Amazing community art & development projects (part 1 of 2: Houston)
A heretofore unique success story of how art has catalyzed community development and identity is about to be unique no more, and that is a wonderful thing. But first let me tell you, in words and pictures, about the amazing Project Row Houses in Houston:
Rick Lowe, the project's visionary (in both senses) founder, began his pursuit of what some must have seen as only a whimsical dream when Project Row Houses was first established in 1993, on the site of 22 abandoned shotgun houses (circa 1930), across two blocks in Houston's Third Ward. (Shotgun houses are narrow one-story dwellings without halls.) Lowe led the rehabilitation of ten of the twenty-two row houses so that they could be dedicated to community art, photography, and literary projects, which are installed on a rotating six-month basis. When a new group of artists is commissioned, each is given a house to transform in ways that speak to the history and cultural issues relevant to the African-American community.
Michael Kimmelman wrote in the International Herald-Tribune two years ago that Lowe's brainchild "may be the most impressive and visionary public art project in the United States," and he won't get an argument from me. Kimmelman reports that Lowe was inspired by John Biggers, the late African- American muralist who painted black neighborhoods of shotgun houses and showed them to be places of pride and community, not poverty and crime. "It hit me," Lowe told Kimmelman, "that we should find an area [in Houston] like the one that Biggers painted that was historically significant and bring it to life." That is exactly what has happened.
Support for the project came from Holman's friends, the National Endowment for the Arts, Chevron, the Graham Foundation, and hundreds of volunteers. Lowe reports that Project Row Houses simply turns over the dwellings to artists for a period of time and lets them follow their own muses in crafting community-relevant exhibitions. Also within the Row House complex is the Dupree Sculpture Garden, which hosts a permanent exhibit.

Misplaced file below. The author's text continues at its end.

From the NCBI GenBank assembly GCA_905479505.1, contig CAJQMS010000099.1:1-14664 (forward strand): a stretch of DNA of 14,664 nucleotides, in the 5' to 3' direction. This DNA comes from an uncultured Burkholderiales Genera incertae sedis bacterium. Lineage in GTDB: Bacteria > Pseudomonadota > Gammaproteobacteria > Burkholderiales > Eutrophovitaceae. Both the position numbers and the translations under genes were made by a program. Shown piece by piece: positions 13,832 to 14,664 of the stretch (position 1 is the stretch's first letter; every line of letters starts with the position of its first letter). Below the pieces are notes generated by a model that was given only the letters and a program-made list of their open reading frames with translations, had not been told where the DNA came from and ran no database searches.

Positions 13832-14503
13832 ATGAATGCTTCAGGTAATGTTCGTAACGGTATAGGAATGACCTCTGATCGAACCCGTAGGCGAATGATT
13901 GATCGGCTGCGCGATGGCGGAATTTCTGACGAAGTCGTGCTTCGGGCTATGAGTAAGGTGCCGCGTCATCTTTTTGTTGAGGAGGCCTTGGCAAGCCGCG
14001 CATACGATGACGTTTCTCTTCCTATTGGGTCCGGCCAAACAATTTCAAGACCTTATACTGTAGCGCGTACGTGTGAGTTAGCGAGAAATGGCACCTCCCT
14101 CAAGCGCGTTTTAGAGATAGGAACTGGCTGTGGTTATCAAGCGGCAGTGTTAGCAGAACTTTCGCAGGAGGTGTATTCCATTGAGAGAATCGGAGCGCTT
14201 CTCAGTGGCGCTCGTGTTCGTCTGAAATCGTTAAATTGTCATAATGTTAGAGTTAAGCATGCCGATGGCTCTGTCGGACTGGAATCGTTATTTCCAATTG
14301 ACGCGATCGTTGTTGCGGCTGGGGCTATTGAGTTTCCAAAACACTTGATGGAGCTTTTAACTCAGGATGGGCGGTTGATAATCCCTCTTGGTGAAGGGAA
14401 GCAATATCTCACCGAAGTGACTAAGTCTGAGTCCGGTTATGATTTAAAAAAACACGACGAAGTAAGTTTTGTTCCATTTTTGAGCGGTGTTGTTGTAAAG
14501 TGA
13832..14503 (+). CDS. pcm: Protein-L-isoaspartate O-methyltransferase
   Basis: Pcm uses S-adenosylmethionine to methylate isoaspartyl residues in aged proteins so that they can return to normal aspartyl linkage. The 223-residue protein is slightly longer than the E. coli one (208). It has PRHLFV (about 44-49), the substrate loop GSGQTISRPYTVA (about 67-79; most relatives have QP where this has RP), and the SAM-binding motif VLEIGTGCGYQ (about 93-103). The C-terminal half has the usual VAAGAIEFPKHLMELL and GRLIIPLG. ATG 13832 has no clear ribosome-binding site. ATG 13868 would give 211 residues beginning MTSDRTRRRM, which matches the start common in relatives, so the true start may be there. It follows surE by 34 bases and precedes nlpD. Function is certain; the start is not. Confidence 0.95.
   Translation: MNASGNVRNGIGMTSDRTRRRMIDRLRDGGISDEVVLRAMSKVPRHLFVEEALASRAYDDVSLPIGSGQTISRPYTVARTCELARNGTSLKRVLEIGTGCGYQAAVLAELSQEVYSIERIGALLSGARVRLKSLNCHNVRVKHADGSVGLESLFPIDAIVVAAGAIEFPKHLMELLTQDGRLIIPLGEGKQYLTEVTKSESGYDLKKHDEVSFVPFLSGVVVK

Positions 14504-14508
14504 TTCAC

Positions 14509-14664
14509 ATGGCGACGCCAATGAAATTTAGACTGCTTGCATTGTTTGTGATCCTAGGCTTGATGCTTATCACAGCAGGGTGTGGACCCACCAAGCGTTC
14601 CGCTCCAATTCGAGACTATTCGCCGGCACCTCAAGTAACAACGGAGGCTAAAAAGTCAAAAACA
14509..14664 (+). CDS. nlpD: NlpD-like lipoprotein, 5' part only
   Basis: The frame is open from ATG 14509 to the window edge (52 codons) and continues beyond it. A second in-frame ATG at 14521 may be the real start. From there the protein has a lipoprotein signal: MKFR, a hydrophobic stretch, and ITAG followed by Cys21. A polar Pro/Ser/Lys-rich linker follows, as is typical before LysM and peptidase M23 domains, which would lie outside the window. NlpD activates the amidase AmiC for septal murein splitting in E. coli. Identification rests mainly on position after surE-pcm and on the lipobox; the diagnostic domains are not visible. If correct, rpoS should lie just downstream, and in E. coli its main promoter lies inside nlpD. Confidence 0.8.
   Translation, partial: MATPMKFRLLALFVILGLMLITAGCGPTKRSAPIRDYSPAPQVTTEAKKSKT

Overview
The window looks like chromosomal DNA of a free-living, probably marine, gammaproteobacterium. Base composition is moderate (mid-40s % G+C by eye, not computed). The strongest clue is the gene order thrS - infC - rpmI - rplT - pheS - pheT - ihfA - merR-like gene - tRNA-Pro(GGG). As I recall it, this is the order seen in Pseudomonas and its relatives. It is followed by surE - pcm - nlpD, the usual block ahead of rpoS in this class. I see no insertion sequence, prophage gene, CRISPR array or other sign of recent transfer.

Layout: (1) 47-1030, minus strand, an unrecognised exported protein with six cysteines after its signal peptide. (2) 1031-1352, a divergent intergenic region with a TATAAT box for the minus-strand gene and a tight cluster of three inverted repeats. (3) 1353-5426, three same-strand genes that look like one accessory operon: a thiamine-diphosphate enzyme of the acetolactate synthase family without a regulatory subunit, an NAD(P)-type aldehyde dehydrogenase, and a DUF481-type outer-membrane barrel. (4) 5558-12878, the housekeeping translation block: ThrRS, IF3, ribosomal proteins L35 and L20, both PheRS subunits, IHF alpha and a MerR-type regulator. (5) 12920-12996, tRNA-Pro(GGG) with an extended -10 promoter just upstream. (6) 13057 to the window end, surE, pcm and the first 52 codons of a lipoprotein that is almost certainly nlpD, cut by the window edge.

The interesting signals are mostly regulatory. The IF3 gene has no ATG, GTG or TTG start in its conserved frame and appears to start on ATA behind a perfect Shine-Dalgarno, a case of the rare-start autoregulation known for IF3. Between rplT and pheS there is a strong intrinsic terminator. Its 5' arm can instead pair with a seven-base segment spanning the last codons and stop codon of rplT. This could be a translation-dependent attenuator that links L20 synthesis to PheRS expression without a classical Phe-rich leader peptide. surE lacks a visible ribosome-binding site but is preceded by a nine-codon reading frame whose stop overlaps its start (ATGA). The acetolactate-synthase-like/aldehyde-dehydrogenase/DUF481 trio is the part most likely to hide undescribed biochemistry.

Adjacent to the houses dedicated to art are seven more that were rehabilitated to become the home of The Young Mothers Residential Program, which provides transitional housing and services for young mothers and their children. Since February of 1996, the YMRP has offered one year renewable contracts for young single mothers and their children, who are provided free housing while they work part time, further their education, and participate in twice weekly programs to help them acquire the skills necessary to become self-sufficient.
In 2003, the Row House Community Development Corporation was formed as a sister organization to Project Row Houses, in order to develop additional housing for low-to-moderate income residents, along with public spaces and facilities to preserve and protect the historic character of the Third Ward. One of their undertakings, the Hannah Project, began in December 2007, and includes the construction of sixteen new affordable homes, contained in eight white clapboard duplex structures, in the neighborhood. Each duplex features deep front and rear porches that are a contemporary adaptation of the shotgun/bungalow architecture typical of the Row Houses and the Third Ward.
The Row House CDC previously built four similar duplexes with design help from the Rice University School of Architecture. It is now working on a new Rehabilitation/Rent-to-Own Project, pursuant to which the CDC will acquire, renovate, and rent up to 38 additional homes at prices affordable to families earning approximately half of the Harris County median income.
Very, very cool.
Next: the Watts House Project, in Los Angeles.